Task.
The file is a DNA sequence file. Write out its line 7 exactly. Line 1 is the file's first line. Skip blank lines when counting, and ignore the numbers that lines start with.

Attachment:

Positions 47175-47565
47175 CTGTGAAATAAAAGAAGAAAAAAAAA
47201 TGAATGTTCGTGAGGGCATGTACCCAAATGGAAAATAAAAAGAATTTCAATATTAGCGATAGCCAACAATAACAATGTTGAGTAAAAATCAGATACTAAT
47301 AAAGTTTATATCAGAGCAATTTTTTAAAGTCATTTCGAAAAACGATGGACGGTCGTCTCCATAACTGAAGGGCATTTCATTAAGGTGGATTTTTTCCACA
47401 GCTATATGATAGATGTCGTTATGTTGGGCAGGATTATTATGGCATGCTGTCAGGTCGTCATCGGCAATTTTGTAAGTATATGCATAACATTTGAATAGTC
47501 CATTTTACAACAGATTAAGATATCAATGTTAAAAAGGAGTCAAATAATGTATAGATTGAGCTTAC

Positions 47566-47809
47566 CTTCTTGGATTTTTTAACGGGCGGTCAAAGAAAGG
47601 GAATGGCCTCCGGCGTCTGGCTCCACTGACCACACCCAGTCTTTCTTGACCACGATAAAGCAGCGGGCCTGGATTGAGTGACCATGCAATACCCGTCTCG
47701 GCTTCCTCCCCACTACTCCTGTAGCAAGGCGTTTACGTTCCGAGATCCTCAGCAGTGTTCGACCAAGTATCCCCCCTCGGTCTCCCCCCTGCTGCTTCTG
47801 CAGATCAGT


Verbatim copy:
Positions 47566-47809